Sunday, July 14, 2024

EU Plans €150bn Investment to Boost Intra-African Trade

The European Union Commission said it has concluded plans to invest €150bn in trade and transport infrastructure across West Africa with a special focus on the Lagos- Abidjan corridor.

According to the EU Commission, the initiative, which is part of its Global Gateway Initiative, aims to eliminate about 80 extortion checkpoints between the Benin Republic Border and Lagos State.

The Team Lead of the EU Delegation to Nigeria and ECOWAS, Celine Lhoste, disclosed this on Monday in Lagos during a tripartite meeting between the Nigerian Shippers’ Council, EU delegation and ECOWAS.

“There is an investment package of €150bn for Africa and West Africa is an important region where we are already investing a lot along the Lagos-Abidjan corridor,” she declared.

Lhoste highlighted the importance of Lagos ports to trade efficiency in the Lagos-Abidjan corridor.

She emphasised the EU’s commitment to supporting efforts to decongest Lagos ports and improve inland dry ports.

 Lhoste expressed interest in facilitating coastal shipping between Cotonou and Lagos ports, which could significantly enhance trade between Nigeria and Benin.

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“We are looking at possible investments to facilitate trade and transport along the corridor and in Lagos. The investment package under the global gateway initiative seeks to use various funding sources, including private sector contributions and grants, to lower the cost of investments,” she stated.

According to Lhoste, the EU is also in discussions with the Port of Antwerp to explore using barges to ease congestion and improve connections between seaports and hinterlands in Nigeria.

The Transport Officer at the Directorate General International Partnership of the EU Commission, Jesus Gavilan, outlined the challenges along the Lagos-Abidjan corridor, such as the numerous checkpoints that hinder smooth transport between Benin and Nigeria.

“When you move from the Benin Border to Lagos, you can be stopped at least 20 times with 80 checkpoints. This is a big barrier for transport between the two countries,” Gavilan averred.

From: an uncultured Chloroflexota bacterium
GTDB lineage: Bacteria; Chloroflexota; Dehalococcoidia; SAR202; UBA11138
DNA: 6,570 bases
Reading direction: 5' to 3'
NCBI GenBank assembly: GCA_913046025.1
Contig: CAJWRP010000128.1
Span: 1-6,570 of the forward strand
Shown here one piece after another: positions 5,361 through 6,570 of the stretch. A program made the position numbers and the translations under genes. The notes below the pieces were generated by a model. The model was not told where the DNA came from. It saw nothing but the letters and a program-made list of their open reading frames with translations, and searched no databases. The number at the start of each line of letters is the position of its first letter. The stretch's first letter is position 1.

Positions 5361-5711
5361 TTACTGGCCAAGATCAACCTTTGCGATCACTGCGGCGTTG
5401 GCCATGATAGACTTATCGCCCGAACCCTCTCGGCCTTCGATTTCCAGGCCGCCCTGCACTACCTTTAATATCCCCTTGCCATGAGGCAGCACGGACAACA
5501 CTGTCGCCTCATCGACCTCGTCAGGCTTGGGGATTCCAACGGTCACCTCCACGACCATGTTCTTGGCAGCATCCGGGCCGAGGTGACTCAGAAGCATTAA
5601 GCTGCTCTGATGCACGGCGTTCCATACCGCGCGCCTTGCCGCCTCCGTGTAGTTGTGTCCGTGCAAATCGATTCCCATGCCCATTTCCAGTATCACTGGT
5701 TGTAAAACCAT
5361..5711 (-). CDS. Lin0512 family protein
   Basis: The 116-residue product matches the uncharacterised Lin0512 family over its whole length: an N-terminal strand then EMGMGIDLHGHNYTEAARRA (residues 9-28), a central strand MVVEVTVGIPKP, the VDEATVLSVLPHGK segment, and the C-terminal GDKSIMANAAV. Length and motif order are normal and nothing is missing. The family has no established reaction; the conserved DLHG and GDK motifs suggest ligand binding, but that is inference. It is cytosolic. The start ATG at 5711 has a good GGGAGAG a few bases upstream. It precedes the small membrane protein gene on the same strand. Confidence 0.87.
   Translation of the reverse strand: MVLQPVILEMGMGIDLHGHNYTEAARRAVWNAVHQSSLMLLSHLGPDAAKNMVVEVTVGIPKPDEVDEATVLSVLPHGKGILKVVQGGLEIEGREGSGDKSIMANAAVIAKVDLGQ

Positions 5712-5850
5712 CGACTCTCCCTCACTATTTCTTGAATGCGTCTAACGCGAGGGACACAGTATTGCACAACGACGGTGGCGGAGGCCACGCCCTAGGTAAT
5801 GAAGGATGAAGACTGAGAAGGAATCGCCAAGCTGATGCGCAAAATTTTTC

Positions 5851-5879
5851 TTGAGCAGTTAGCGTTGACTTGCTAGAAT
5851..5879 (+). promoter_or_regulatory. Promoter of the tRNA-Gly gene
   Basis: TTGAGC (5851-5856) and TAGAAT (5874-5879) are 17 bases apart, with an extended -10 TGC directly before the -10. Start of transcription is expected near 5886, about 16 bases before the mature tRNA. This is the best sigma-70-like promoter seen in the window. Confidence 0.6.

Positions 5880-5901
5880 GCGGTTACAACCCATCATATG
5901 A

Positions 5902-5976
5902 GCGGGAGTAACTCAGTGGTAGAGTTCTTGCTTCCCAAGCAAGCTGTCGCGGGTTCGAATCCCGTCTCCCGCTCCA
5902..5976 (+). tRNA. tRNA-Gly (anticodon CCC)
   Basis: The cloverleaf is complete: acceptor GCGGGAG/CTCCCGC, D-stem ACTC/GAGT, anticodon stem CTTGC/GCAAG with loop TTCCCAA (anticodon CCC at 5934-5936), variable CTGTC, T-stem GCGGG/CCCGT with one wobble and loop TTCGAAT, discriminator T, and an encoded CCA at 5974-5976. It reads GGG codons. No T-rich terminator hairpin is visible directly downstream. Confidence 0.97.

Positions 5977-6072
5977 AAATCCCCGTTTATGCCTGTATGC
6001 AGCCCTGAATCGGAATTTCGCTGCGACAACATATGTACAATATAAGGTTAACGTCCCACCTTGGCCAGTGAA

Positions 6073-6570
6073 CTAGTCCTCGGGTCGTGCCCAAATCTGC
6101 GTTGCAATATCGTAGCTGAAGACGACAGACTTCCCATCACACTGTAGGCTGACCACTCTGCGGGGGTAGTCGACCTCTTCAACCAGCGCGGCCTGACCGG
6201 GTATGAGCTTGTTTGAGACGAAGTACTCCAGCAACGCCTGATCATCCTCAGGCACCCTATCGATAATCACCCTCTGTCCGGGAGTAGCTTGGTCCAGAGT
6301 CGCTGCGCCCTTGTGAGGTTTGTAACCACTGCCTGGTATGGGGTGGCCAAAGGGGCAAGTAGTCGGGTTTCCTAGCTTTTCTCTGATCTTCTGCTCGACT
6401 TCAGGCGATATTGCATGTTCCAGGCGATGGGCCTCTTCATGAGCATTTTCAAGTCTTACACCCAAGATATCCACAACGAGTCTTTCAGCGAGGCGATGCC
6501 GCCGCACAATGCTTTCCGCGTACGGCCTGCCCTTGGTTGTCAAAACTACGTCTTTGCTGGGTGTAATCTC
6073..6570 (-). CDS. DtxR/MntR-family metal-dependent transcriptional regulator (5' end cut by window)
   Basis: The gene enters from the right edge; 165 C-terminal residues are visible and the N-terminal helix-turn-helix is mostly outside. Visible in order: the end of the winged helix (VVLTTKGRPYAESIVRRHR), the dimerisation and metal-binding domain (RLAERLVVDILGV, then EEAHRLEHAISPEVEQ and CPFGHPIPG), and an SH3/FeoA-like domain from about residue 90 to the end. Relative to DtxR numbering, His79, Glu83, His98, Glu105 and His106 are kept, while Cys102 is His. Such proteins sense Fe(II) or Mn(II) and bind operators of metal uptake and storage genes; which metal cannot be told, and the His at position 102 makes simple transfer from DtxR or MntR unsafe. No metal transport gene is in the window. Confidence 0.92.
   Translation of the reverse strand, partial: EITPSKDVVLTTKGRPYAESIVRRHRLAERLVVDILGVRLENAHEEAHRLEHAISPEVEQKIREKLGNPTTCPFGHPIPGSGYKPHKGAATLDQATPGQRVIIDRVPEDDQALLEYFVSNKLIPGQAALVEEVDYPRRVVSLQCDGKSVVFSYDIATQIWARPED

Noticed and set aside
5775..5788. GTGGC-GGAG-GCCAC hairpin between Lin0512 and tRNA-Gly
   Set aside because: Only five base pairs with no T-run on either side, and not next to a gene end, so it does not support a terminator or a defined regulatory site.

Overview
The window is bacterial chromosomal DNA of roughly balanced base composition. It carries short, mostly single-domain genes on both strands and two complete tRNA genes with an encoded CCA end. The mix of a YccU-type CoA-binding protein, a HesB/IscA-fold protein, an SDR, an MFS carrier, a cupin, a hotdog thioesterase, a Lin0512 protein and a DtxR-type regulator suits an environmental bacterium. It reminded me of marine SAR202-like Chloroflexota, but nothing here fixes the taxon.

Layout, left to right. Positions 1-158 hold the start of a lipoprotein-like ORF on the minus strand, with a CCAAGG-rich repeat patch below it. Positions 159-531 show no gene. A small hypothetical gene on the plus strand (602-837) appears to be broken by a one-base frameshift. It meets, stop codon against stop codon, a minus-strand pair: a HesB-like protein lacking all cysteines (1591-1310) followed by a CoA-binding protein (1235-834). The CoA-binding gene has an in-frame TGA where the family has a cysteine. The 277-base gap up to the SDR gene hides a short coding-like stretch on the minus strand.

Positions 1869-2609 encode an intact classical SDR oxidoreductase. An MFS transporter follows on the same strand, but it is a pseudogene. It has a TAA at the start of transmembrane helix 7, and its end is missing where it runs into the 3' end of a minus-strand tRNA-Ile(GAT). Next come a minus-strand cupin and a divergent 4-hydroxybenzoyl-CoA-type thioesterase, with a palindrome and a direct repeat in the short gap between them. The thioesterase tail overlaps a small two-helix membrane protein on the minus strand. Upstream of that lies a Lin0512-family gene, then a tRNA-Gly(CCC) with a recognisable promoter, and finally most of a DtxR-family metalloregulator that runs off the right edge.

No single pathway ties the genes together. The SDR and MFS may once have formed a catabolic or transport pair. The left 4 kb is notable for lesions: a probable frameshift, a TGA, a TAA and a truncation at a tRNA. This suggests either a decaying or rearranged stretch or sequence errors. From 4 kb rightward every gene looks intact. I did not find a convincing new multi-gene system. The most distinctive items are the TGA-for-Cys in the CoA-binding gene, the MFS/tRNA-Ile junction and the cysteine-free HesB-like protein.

He noted that the EU was working on a one-stop border post between Benin and Nigeria to streamline the passage of goods.

Gavilan maintained that the border post had not been fully operational with a lot needed to be done for the smooth passage of goods.

He said the project which is in partnership with the French Development Agency and the European Investment Bank, is nearing its official launch.

Gavilan also emphasised the need for inland dry ports as a key element to decongest the seaports and improve exports abroad.

He explained, “EU would have a look into investing in infrastructure while partnering with the Nigerian Shippers’ Council.”

Earlier, the Executive Secretary of the Nigerian Shippers’ Council, Pius Akutah, reiterated the council’s commitment to port efficiency and trade facilitation.

He also highlighted its role in setting tariffs and handling charges to reduce cargo abandonment and expedite ship turnaround times.

Akutah, represented by Executive Director of Human Resources, Ms Ada Okam, solicited the EU investment in the development of key transport infrastructures.

The Director of Special Duties at the NSC, Mustapha Zubairu, emphasised the need for a railway at the Lekki port to alleviate congestion caused by surrounding industrial activities.

He called for EU investment in that area and stressed the importance of uniform regulations within the regional corridor to facilitate seamless cargo movement.

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